Dillon Francis, Schoolboy Q rock sold-out Juice Jam

Review: Juice Jam's 10th anniversary concert features a wide variety of musical artists.

In a sea of neon and high–waisted shorts, students celebrated Juice Jam's 10th annual show on Sunday with a lineup featuring Dillon Francis, Schoolboy Q, Tinashe, 3LAU, Ace Hood, Broods and MisterWives.

The varied lineup mixed sounds and genres, creating a dynamic setlist that kept students on their feet. The general consensus among students was that they could name at least one song from this year’s artists –- but not much more.

Photo: Sam Maller
Broods performs Sunday at University Union's 10th annual Juice Jam.

More photos, social highlights from the 'magical' Juice Jam

In the past few years, Juice Jam attendees have gotten used to dancing to music from well-known artists such as Kendrick Lamar, Avicii and Kid Cudi. While some concertgoers were disappointed with the lack of big-name talent this year, others welcomed a fresh collection of young artists while spending the day letting loose with friends.

“I’m just excited to have fun with my friends and hope that Juice Jam brings the campus closer," said public relations senior Emely Deleon.

Juice Jam’s headlining artist, Dillon Francis, rocked the stage at this year’s concert. Attendees waited more than five hours for Francis to finally take the stage, but they didn't seem tired when the beat finally dropped. The prolific DJ played songs from his new album, Money Sucks, Friends Rule, including singles such as “I Can’t Take It” and “Get Low.” The students crowd-surfed, tossed orange beach balls and danced to the beat of the music.

3LAU stood out as one of the first artists in the lineup that really interacted with the crowd. The DJ made plenty of references to Syracuse University's top party school ranking as he challenged the crowd to scream at the top of their lungs and show him how SU gets down. He remixed recent hits with a choice selection of oldies that brought everyone back to their childhood days.

On the indie stage, Ace Hood had the crowd roaring and moving their bodies to his catchy song lyrics. The rapper brought a hype man onstage with him, adding to the energy level and excitement of his entire performance. Backstage, Ace Hood talked about about his dream collaboration.

“Where I am at right now, I am not looking for anyone because of the direction that I want to go,” Hood said. However, he did joke that he wouldn’t mind working with Beyoncé.

One of the more anticipated artists was Schoolboy Q, and he delivered his performance in spades. The rapper performed his most popular songs, such as “Studio” and “Collard Greens,” and ended with one of his most hyped songs, “Man of The Year”.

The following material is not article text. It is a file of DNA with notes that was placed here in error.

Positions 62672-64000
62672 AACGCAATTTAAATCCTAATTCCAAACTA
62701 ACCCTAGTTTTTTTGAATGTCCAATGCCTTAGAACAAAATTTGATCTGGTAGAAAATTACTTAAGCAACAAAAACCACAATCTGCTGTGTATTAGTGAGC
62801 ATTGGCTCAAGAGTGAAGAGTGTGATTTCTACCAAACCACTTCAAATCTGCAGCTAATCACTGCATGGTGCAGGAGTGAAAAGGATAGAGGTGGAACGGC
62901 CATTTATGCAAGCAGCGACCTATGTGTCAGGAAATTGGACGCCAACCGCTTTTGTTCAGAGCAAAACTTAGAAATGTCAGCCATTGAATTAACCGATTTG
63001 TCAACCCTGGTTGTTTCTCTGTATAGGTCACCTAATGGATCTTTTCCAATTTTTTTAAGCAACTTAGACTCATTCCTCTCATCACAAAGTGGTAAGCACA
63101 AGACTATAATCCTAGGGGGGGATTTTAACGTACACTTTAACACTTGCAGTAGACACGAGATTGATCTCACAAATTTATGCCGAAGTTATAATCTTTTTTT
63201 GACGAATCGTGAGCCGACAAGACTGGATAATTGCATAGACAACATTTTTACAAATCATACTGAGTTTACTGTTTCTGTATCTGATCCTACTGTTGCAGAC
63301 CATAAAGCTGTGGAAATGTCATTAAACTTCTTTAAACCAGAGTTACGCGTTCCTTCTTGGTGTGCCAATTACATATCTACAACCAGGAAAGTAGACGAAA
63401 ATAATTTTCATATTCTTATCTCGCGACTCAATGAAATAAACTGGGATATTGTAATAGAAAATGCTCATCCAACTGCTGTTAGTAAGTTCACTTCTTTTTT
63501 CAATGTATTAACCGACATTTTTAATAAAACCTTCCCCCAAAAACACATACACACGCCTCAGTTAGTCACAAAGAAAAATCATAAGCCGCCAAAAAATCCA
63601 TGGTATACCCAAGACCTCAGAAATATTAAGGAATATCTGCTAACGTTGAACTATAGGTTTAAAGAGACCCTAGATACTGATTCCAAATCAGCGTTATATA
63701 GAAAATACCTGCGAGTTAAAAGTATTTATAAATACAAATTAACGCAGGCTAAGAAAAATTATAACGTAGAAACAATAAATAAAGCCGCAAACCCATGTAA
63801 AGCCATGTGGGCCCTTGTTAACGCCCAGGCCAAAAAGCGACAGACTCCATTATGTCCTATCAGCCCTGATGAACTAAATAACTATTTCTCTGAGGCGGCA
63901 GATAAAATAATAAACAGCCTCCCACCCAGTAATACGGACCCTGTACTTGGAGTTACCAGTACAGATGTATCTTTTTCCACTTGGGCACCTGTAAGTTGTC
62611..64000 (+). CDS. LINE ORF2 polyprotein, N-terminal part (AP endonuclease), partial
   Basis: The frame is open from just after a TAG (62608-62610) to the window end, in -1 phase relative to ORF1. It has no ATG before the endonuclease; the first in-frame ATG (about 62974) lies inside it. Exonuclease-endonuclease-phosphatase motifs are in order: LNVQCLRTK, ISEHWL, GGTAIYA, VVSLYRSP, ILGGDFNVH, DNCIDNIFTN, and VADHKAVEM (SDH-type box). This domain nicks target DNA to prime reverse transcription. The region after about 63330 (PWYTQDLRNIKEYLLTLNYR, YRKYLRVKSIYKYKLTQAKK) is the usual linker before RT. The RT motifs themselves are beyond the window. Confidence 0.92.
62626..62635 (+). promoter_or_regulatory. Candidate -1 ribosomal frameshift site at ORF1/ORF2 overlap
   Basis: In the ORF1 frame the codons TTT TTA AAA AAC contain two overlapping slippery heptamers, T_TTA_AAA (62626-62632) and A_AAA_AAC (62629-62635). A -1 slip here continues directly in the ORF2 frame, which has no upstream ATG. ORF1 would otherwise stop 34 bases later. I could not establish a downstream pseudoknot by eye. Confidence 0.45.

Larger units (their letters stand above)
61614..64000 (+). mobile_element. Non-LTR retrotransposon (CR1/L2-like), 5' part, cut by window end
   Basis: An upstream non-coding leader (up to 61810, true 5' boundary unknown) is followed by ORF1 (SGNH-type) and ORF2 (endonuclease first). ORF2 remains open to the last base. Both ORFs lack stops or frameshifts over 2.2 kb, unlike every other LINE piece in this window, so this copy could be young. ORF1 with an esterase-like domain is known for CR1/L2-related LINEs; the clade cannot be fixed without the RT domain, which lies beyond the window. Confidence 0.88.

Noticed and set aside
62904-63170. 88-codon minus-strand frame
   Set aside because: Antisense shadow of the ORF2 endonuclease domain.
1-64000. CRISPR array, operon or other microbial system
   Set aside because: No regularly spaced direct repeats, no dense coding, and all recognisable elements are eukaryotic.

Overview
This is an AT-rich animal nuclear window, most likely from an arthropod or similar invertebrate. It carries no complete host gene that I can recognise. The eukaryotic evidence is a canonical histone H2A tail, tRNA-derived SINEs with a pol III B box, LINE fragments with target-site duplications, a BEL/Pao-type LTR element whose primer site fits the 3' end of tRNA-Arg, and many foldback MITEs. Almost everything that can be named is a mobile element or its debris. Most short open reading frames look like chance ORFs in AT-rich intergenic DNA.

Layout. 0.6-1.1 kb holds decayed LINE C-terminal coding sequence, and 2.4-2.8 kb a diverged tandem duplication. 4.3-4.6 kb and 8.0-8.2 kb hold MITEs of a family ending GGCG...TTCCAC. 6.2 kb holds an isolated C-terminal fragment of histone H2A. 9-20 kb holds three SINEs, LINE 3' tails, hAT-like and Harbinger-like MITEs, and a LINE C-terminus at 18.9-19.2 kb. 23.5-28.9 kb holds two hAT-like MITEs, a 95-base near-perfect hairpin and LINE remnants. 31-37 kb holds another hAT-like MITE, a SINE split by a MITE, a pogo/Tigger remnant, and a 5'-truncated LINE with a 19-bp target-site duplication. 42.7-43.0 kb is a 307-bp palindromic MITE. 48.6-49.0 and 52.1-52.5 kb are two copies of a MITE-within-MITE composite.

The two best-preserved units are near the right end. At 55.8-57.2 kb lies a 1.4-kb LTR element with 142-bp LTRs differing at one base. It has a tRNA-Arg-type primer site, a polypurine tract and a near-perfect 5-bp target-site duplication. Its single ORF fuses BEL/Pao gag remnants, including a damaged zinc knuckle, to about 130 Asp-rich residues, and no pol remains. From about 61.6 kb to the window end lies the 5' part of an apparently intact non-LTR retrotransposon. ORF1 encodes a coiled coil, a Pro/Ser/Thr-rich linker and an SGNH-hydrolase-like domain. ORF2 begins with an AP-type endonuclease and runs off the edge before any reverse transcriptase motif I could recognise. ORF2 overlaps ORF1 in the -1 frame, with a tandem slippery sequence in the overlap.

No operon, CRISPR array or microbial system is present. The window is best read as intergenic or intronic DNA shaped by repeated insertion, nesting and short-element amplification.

In the middle of his performance, Schoolboy Q brought the young and talented Tinashe to perform her single, “2 On.” Tinashe can not only sing, but can also dance really well. She entered the stage in a metallic green crop top and sang close to her fans. Her appearance was a great surprise and a nice change of pace in the proceedings. It definitely kicked Schoolboy Q’s performance up a notch and kept the audience wanting more. Although I thought Tinashe’s performance was just a hair too short, it left a great impression on the audience.

MisterWives, the opening act, performed on the indie stage. Lead singer Mandy Lee was clearly the heart of the group. Lee’s strong vocals and dramatic presence on stage gave the band a much-needed edge. Still, MisterWives failed to engage themselves with the audience, and the typically festive crowd never seemed to throw their support behind the band.

This wasn’t the case for the New Zealand duo named Broods. This brother and sister did an amazing job in their performance and definitely have the potential to be a well-liked band in any country they choose to showcase their music.

During an interview, they spoke about their transition between playing their music in New Zealand and bringing it to the United States. One thing that lead vocalist Georgia Nott mentioned was "how surprised (she) was by the lack of censorship in the U.S. and how it is so common to see sex and violence in music." Their album launched in New Zealand earlier this year already and it is slated for its U.S. release on Oct. 7.

Overall, Juice Jam did well in its 10th annual show. University Union brought a crop of young and upcoming artists from not only the U.S., but from different countries and backgrounds as well. Juice Jam exposed students to new sounds and beats, increasing the variety in the type of music that students hear.


More photos and social reaction from the 'magical' Juice Jam


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